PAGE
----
Tsunamis are giant waves that are produced when a large volume of water is displaced in an ocean or large lake by an earthquake, volcanic eruption, underwater landslide or meteorite. Between 1998-2017, tsunamis caused more than 250 000 deaths globally, including more than 227 000 deaths due to the Indian Ocean tsunami in 2004.
Tsunamis can travel thousands of kilometres with speeds up to 800 kilometres per hour. Once they reach the coast, they can have devastating impacts on the community. Successive crests can arrive at intervals of every 10 to 45 minutes and wreak destruction for several hours.
More than 700 million people live in low-lying coastal areas and Small Island Developing States exposed to extreme sea-level events including tsunamis.
Resilient infrastructure, early warning systems, and education is critical to saving people and protecting their assets against tsunami risk in the future.
Drowning is the most significant cause of death due to tsunamis. Injuries from debris account for many of the health care needs in the immediate aftermath of the disaster. Falling structures and waters full of swirling debris can inflict crush injuries, fractures, and a variety of open and closed wounds.
The risk of communicable diseases depends on the size, health status and living conditions of the population displaced by the tsunami. The population could be at risk of water-borne diseases and respiratory diseases due to crowding in temporary shelters and inadequate water and sanitation, as well as vaccine-preventable diseases if there is a low vaccination coverage rate prior to the disaster.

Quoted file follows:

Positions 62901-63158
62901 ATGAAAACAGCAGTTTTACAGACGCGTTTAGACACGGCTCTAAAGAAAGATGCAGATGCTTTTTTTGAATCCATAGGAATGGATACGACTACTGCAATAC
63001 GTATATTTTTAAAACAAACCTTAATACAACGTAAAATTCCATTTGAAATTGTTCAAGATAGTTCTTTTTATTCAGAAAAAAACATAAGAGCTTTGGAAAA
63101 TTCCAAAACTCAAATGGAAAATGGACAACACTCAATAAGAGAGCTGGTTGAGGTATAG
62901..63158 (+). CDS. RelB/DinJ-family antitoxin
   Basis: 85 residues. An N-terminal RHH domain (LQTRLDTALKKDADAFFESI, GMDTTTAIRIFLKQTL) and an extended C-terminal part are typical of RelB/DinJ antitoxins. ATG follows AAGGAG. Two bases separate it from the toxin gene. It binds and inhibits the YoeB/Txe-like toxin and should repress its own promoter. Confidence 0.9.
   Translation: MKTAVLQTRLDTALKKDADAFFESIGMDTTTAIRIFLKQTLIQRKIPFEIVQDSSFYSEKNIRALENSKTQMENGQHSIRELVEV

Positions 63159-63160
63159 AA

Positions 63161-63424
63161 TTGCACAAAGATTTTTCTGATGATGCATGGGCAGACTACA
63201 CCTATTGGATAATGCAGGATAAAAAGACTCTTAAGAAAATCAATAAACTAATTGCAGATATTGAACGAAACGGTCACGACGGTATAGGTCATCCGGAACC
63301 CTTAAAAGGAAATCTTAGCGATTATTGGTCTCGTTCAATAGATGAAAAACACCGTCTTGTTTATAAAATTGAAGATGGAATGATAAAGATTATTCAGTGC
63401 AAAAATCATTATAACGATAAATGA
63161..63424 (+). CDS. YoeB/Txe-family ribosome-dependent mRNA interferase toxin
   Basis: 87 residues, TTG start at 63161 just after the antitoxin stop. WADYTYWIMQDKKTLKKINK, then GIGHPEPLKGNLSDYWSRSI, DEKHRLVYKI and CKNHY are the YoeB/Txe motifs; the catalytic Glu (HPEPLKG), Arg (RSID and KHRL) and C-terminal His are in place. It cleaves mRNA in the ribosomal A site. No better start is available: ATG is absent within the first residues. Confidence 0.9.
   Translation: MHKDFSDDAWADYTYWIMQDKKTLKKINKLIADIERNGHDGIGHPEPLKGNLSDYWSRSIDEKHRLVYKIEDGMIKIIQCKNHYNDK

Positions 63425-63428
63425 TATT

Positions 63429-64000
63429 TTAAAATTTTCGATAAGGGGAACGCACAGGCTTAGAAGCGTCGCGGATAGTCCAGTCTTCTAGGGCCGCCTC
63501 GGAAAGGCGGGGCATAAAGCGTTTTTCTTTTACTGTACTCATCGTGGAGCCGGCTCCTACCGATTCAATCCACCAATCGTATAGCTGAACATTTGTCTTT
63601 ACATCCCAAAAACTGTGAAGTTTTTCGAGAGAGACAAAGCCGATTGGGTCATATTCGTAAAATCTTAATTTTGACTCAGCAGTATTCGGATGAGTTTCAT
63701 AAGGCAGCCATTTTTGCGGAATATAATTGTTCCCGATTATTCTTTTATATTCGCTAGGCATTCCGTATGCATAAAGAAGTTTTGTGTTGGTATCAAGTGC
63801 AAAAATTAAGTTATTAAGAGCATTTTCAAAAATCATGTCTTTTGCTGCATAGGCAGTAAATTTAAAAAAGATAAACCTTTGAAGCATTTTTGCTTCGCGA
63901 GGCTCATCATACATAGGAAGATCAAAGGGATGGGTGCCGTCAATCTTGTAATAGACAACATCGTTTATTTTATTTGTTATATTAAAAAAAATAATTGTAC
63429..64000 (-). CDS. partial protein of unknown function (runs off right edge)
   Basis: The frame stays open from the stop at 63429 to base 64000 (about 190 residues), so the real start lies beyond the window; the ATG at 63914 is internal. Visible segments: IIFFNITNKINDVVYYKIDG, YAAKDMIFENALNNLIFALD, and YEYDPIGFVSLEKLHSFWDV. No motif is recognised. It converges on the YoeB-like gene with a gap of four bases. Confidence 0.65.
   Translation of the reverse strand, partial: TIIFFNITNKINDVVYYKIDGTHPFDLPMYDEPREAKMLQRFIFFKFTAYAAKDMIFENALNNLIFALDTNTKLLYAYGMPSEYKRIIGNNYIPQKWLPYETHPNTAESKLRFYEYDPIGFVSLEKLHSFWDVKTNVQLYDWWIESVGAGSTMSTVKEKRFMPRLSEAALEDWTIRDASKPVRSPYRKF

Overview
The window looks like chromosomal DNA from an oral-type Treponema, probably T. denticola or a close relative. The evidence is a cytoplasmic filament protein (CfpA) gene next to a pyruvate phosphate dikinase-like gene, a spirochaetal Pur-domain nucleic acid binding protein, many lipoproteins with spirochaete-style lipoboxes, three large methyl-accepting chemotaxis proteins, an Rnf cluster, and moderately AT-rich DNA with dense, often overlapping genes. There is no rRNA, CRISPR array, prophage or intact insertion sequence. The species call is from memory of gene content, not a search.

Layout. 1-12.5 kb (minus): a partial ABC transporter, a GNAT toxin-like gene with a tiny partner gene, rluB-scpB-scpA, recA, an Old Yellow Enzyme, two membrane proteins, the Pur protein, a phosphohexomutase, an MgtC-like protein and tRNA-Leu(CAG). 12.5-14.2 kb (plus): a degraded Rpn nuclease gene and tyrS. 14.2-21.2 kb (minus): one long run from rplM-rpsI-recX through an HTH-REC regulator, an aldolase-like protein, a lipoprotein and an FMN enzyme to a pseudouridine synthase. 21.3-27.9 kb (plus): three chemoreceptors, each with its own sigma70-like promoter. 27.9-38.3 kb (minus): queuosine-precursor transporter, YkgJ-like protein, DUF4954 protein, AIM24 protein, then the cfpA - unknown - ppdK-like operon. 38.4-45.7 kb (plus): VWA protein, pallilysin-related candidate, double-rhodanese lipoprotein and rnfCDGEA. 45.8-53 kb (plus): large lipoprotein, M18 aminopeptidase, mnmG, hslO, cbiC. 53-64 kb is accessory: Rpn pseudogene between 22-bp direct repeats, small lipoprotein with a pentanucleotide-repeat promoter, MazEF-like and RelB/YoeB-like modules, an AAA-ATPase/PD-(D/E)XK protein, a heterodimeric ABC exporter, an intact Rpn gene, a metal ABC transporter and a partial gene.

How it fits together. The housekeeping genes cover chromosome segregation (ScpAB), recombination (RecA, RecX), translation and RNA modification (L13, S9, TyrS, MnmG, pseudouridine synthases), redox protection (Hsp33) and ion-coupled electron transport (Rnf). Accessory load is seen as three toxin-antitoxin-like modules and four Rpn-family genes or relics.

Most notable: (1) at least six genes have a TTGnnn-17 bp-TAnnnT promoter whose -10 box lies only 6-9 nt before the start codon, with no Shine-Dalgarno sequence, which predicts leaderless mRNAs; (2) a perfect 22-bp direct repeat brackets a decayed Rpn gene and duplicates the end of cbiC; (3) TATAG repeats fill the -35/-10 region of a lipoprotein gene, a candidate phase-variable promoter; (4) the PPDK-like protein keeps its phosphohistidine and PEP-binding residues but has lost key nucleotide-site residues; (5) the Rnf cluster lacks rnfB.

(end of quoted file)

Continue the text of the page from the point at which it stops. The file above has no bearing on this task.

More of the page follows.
Survivors of tsunamis often also face short- and long-term mental health effects due to loss of family, property, livestock or crops. The immediate health concerns after the rescue of survivors following a natural disaster are drinking water, food, shelter and medical care for injuries.
The magnitude of the physical and human costs from tsunamis can be reduced if adequate emergency prevention, preparedness, response and recovery measures are implemented in a sustainable and timely manner.
WHO works with Member States to build resilient and proactive health systems that can anticipate the needs and challenges during emergencies so that they are more likely to reduce risks and respond effectively when needed.
As the health cluster lead for global emergencies, WHO works with partners to respond to:
- ensure appropriate food supplementation;
- restore primary care services, like immunization, child and maternal health, and mental health;
- assemble mobile health teams and outreach;
- conduct epidemic surveillance, early warning and response;
- call for emergency funding to support health action.